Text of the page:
Yeah, I wanted to be transparent about the things I'm singing about, which is the external factors, things like social media that can inadvertently break people up. It's just madness the effect that Instagram can have on people. I know relationships that have been broken up purely because of social media, it is crazy. In some ways, the video is just silly — I'm riding on this giant meat cleaver Emoji — I think I needed to do that. I needed to do this thing where I wasn't taking myself too seriously. Break-ups are terrible, but I wanted to show you that you can have some fun with it at some point. I had so much fun making it with Juice WRLD. He was actually there, which was nice, since some people shoot videos separately. We both really loved the idea of something surreal and silly.

"You can write a million love songs, a million break-up songs, but sometimes you just have to hit it where it hurts."

Do you think love and relationships are more difficult in the digital age?

That's not necessarily my experience. It's definitely come into my current relationship (which is the relationship, the person I'm going to marry). But, I think it came too late to affect me. In my relationships before Caspar, my fiancé, Instagram wasn't really a thing. But I love to listen to a story and observe things, and I know people are really affected by Instagram. It's definitely a new age of... I don't know how to explain it... jealousy and turmoil. A different kind of feeling, of competing with other people. The competition and comparison have just added this new dimension in relationships.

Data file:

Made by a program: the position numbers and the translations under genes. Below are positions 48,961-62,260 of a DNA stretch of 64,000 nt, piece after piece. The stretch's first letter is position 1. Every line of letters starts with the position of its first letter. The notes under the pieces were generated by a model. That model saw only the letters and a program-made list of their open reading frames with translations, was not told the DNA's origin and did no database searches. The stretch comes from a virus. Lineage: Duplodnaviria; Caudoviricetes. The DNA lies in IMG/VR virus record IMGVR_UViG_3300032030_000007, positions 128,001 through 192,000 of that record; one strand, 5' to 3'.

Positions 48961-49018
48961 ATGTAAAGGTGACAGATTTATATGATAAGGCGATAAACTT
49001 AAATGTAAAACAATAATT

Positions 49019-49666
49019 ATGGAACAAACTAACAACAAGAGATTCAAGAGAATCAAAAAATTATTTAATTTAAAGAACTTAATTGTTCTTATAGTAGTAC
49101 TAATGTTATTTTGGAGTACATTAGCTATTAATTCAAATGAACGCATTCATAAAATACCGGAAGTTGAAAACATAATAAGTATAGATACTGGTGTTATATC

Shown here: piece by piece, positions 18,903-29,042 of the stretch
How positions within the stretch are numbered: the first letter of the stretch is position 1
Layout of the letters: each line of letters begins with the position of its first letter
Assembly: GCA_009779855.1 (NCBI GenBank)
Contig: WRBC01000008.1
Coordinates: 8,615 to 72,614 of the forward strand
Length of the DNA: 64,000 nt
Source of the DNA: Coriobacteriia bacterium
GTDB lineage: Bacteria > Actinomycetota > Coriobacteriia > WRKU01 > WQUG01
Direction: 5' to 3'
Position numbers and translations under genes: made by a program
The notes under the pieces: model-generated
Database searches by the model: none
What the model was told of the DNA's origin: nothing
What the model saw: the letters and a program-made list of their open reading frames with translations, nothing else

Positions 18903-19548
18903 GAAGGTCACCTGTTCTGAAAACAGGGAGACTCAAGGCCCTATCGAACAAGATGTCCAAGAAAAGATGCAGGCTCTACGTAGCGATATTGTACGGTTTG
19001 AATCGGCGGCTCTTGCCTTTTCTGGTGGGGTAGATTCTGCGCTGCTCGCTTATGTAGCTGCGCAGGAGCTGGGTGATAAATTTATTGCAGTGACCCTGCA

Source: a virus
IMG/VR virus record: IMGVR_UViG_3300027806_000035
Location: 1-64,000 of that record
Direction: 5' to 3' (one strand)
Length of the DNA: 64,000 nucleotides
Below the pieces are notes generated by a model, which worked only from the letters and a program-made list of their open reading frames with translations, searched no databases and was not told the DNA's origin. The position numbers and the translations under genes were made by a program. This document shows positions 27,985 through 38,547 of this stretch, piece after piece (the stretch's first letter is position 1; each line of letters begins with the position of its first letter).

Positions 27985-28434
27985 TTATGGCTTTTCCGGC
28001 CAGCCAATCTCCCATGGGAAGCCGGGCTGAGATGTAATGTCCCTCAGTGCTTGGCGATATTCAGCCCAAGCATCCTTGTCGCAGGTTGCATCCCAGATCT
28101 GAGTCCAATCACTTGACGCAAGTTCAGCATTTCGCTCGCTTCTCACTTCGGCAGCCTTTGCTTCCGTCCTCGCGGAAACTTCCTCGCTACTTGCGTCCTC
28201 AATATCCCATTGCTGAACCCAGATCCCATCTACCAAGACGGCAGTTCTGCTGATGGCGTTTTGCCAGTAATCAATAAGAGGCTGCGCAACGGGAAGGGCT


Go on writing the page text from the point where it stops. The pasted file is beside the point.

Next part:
You're lucky you found your partner before that took over.

I mean Caspar barely pays attention to social media, and he's very private, so I don't think it would ever have been a factor with him anyway. But, I know for sure that it has affected people's relationships, people around me, family, friends. Yeah, it's not good.

You've been dropping a ton of singles lately, like "Hate Me" and "Close To Me" with really different vibes. I'm curious if there's one you feel is setting the tone most for the new album?

Have you heard "Flux"?

Yes! I love it.

I'd say "Flux" is the closest thing to what the album will sound like. The album is written entirely by me and it's my interpretation of a pop record. It's in keeping with how I use my voice and howI use my voice. I've always used my voice as the central focus in everything I do. I follow my voice — everything comes after that. I don't want things to distract too much from my voice and what it does, because it's very important to me. But, it's kind of my interpretation of a pop record and pop sounds.